night training flights out of Luke AFB. They always

loop near our house. Chicken soup is all I can handle.
Flying a jet is not for me. I crewed aircraft for the Army
in Vietnam. That fulfilled any desire to fly or not to

fly on my part. Flying was the easy part; taking off was
the challenge. The planes were P2V-Neptunes and were
probably ten years old or so when I flew them in 1967.

Correction. I was crew. I worked equipment. Not a pilot
or crew chief. There for the dawn to dusk ride. It seemed
important at the time. The chicken soup seems more

important at the moment. The thought of bombing
another country with wave after wave of chicken soup
just came to mind. They’d appreciate it more. Diplomat,

I’m not. My soldier side is thinking many other things
better left unsaid. That is why Jesus loved humankind
but didn’t trust humankind; he knows what is in the

hearts and minds of Man (Meaning, and Woman). He
said there would be wars and rumors of wars not because
of him, but because he knows us. Without God, there is

a limit to what we can do for the good. Human nature
without God gets in the way. If you don’t believe that,
then it is highly probable what Jesus said is true and

something is getting in the way. Nothing like a good
hot bowl of chicken soup. It is good to continue to do
good, even so. Nothing like the truth to stir the pot.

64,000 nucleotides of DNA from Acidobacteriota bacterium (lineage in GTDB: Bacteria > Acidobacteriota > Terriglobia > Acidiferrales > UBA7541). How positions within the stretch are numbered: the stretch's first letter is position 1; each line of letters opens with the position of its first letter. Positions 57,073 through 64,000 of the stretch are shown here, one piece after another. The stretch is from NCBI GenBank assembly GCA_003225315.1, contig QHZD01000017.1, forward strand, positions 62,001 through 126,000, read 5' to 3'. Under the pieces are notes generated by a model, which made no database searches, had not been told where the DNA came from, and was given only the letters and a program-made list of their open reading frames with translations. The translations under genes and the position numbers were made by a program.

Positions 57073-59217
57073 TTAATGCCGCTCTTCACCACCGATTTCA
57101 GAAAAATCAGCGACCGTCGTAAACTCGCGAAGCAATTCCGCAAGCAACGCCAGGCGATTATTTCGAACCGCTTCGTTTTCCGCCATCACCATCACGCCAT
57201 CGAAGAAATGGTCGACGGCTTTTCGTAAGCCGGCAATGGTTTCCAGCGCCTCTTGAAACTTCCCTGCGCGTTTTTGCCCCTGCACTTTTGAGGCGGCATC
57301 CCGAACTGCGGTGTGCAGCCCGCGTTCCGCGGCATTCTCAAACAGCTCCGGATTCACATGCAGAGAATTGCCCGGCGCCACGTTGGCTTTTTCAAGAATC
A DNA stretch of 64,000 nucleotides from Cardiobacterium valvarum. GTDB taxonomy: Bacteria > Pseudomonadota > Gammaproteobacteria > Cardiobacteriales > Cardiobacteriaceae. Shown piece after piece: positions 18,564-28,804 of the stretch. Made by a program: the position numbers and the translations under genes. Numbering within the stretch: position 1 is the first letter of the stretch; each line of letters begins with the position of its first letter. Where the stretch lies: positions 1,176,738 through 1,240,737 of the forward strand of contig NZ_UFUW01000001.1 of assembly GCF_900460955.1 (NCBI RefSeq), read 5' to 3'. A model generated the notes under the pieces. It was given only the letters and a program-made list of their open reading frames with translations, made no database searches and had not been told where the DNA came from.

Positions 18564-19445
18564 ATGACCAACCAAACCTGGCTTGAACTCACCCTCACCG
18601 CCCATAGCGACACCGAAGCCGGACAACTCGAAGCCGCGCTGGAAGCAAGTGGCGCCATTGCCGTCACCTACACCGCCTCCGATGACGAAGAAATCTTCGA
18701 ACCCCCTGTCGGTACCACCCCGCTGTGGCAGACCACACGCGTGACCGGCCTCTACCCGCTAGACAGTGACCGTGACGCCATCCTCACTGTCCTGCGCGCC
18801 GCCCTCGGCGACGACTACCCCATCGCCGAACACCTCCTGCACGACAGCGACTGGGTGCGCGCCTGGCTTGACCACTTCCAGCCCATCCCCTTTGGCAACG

Odds and Ends No. 24


I’m not a “selfie” kind of guy. Today
was an exception. There was a time
when I reported to Vietnam, sitting

around in a GP-Medium tent in Tan
Son Nhut waiting for my in-country
orders. This grunt throws a pair of

jungle boots into a trash can as he
walks by. Knowing that as a linguist
the likelihood of me getting issued

a pair of those was slim to none, I
hopped off my cot and saved them
from the trash heap. They were kind

of worn out, but they fit. The Army
got their money’s worth out of those
boots; I wore them my whole tour.

Same idea with the hat. I got it years
later because it reminded me of
Vietnam. But I never wore it because

I never wore it. I wore it today walking
Thunderbird; first walk since my last
one a while back. My face is still

swollen, I still itch, and my feet still
hurt and are swollen, too. But they fit
into my hiking boots. Surprise, surprise.

So, I said I’m walking today no matter
what with an attitude, so I wore the
hat. Not to worry. The mountain trail

wasn’t crowded during the high heat of
the day, so even though I felt silly few
would notice or identify with the hat.

Still, it bothered me as I enjoyed the
walk. The shortest trail took me about
forty-five minutes. And I didn’t die,